The Shack – A Journey from Pain to Truth to Error – Part 4: A Lutheran Critique

Editor’s Note: To understand what is meant by “Trinitarian Theology” in this post, please see Part 2.

Having traced the journey of Wm. Paul Young, author of The Shack, and his main character, Mackenzie Phillips, from the pain of their Great Sadness to the truth of the Trinity to the error of denying God’s wrath on sin in Part 1, Part 2, and Part 3, in this Part 4 of the journey, I offer a Lutheran critique of the Trinitarian Theology of The Shack, under the following headings:

  • Underestimation of Christ’s Suffering
  • The Lutheran Approach Neglected by The Shack
  • The Approach of Jesus to Suffering
  • Protestant Myopia and Theory-bound Thinking
  • Self-contradiction, Incoherence, and Lack of Solvency
  • Mystery Meets Mystery: Word and Sacrament
  • The Way Christ Faces Temptation
  • A Bridge Too Near

Underestimation of Christ’s Suffering

Recall that the theology and the story arise from two pressures:

  • Pain, loss, and suffering.
  • The perceived inadequacy of Calvinistic and Wesleyan-Arminian evangelicalism to heal pain.

The problem of suffering finds its answer in the suffering of Christ. Trinitarian Theology reduces the suffering of Christ. It denies that God has wrath on sin. It says that on the cross, Jesus suffered our wrath, as if that were worse than to suffer the wrath of God. One wonders how they think diminishing the suffering of Christ helps us with our suffering.

By making the issue of wrath our wrath rather than God’s, the conflict that the cross resolves is a much smaller deal. It is as much smaller as we are smaller than God.

The Lutheran Approach Neglected by The Shack

Ronald K. Rittgers provides extensive information about the part ministering to suffering people has in the Lutheran reformation. He shows the Lutheran way of consolation, assurance, and peace amidst tragedy, trauma, pain, loss, and suffering in two of his writings:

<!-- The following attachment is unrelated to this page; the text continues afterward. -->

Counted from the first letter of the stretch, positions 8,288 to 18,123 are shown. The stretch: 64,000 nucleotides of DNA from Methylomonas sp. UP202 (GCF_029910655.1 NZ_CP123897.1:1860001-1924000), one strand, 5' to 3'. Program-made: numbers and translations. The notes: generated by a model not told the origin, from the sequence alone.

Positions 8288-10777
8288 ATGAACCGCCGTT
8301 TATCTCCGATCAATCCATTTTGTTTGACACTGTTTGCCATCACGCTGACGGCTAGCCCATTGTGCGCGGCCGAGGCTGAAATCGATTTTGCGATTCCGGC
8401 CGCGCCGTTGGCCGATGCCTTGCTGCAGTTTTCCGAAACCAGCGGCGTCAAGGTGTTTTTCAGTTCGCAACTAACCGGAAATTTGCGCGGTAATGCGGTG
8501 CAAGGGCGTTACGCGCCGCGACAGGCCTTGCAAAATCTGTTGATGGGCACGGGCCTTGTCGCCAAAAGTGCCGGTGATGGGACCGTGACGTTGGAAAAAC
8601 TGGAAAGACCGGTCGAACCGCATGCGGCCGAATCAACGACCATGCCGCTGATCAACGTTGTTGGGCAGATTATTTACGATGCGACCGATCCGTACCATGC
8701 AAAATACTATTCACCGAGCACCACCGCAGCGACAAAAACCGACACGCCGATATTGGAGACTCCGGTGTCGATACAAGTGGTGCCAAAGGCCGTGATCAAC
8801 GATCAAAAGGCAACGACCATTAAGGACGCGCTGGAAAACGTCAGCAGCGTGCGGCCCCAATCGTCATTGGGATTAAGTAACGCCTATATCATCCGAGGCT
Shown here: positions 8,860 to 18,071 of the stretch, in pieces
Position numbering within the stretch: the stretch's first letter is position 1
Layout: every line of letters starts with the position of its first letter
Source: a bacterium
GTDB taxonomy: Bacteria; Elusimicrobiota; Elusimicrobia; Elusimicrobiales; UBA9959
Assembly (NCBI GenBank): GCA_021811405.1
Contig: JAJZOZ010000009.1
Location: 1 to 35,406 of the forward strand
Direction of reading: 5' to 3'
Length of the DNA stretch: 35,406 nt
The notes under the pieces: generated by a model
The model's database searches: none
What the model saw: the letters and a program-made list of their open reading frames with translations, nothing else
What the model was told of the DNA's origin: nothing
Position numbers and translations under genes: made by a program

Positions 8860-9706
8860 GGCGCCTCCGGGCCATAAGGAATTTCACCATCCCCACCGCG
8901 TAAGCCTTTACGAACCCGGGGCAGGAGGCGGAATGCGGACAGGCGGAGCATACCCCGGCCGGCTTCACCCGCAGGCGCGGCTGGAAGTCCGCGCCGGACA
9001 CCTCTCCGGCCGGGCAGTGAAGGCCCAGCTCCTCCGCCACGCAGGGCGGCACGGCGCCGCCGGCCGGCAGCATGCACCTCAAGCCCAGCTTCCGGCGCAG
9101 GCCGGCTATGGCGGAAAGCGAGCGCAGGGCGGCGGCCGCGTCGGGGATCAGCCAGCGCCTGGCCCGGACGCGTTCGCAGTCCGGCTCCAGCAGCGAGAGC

Oxford reviewer Laura Kounine says,

He contends that ‘In the sixteenth century, Protestant theologians and pastors engaged in an effort of unprecedented scope and urgency to change the way their contemporaries understood and coped with suffering’ (p. 5). Indeed, Rittgers argues that suffering formed the battlefield on which early modern Christian confessions fought for the souls of the European population, yet it has been a curiously neglected historical topic.

In a lecture on the book at Concordia Theological Seminary – Fort Wayne arranged by Dr. John T. Pless, Dr. Rittgers said:

Here’s the argument of my book, which will save you about 80 bucks. Martin Luther wanted to reform the way his contemporaries understood and sought to cope with suffering, and this reformation of suffering was an essential though understudied part of his overall reformation agenda. Suffering, the reformation of suffering, was central to the Reformation itself.

Theodore G. Tappert, famous among Lutherans for his edition of the Book of Concord, demonstrates the importance to Luther of pastoral care of sufferers in another work that he translated and edited, Luther: Letters of Spiritual Counsel (Vancouver: Regent College Publishing, 2003). In this work, Tappert collects Luther’s letters of spiritual counsel, which he offered to his contemporaries in the midst of sickness, death, persecution, imprisonment, famine, and political instability.

Dennis Ngien unfolds the pastoral work of Luther from his single overarching theme – God’s ways with people. As spiritual adviser, Luther sought to relate this focus to the events of his days such as evils, severe afflictions, the prevalent lay abuse of the Eucharist. He counseled how to meditate aright on Christ’s passion, prepare to face the terror of death, advise the sick, rightly approach the sacrament of the altar, why and how to pray aright, what benefits could be gained from the Lord’s Prayer, and how to live out a life of discipleship under the cross. Luther as a Spiritual Adviser: The Interface of Theology and Piety in Luther’s Devotional Writings (Eugene, OR: Wipf & Stock, 2007).

Luther devoted tremendous energy to helping the common person understand and take comfort from God’s word. An outstanding aspect of this is his work with the lament Psalms, which Luther brings to bear for the encouragement of everyday Christians. Ngien brings Luther’s work in these Psalms forth for us today in Fruit for the Soul: Luther on the Lament Psalms (Minneapolis: Fortress Press, 2015)

In the succeeding generation, Lutheran theologians and pastors continued this work. An example is Johann Gerhard’s Handbook of Consolations (Eugene, OR: Wipf & Stock, 2009).

Another huge area of Lutheran medicine for sufferers is many of its hymns. Lutherans have hymns Evangelicals have never heard that bring the Balm of Gilead to the soul. These hymns tend to have many verses, and go well into the depths of suffering and consolation.

The Lutheran church continues to produce helpful literature with its chief hallmark: honestly facing stark realities. Rather than giving a sufferer The Shack, I would give them The Problem of Suffering: A Father’s Hope by Gregory P. Schultz (St. Louis: Concordia Publishing House, 2011). From the foreword: